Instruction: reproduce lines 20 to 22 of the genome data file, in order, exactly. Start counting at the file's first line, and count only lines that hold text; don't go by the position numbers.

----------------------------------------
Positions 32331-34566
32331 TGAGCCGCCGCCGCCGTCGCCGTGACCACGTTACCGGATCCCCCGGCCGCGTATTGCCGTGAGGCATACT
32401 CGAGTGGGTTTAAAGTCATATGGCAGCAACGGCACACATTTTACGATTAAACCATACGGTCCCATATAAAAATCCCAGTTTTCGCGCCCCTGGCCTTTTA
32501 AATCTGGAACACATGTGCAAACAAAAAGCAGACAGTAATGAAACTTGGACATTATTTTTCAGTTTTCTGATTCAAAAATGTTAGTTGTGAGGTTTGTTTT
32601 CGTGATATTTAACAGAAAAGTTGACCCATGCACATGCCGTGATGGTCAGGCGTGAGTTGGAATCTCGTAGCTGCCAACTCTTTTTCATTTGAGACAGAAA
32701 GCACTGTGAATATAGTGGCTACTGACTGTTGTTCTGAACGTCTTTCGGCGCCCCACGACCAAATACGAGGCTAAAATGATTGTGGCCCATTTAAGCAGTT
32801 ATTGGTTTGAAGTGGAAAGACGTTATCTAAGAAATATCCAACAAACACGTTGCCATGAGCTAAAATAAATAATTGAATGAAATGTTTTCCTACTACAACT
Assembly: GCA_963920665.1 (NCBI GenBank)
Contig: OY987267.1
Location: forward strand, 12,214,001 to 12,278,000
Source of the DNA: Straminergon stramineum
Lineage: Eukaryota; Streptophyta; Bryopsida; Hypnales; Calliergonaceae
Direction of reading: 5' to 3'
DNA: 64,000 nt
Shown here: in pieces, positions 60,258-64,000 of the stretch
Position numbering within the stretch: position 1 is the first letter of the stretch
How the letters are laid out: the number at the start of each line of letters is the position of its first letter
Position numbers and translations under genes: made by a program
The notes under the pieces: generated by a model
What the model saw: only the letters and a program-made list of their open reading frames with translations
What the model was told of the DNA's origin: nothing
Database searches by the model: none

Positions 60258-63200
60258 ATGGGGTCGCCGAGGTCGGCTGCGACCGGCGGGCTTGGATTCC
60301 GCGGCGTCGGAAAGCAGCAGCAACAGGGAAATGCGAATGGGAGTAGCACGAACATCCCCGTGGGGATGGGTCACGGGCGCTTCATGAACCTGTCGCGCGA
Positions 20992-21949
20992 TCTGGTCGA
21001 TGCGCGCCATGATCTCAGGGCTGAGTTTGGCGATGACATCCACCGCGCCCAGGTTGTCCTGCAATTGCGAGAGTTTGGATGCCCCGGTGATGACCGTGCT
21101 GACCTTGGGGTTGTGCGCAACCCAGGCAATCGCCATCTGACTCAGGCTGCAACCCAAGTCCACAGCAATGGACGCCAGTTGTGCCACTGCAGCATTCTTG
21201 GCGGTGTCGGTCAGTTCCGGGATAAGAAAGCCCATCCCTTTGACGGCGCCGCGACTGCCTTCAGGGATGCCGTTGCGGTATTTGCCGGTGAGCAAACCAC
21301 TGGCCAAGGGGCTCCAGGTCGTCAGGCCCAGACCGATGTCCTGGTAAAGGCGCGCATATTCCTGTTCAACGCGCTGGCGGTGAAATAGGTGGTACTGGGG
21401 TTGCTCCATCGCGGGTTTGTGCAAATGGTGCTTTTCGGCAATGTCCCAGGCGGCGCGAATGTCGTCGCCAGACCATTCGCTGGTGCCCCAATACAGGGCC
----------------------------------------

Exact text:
What the model saw: only the letters and a program-made list of their open reading frames with translations
What the model was told of the DNA's origin: nothing
Database searches by the model: none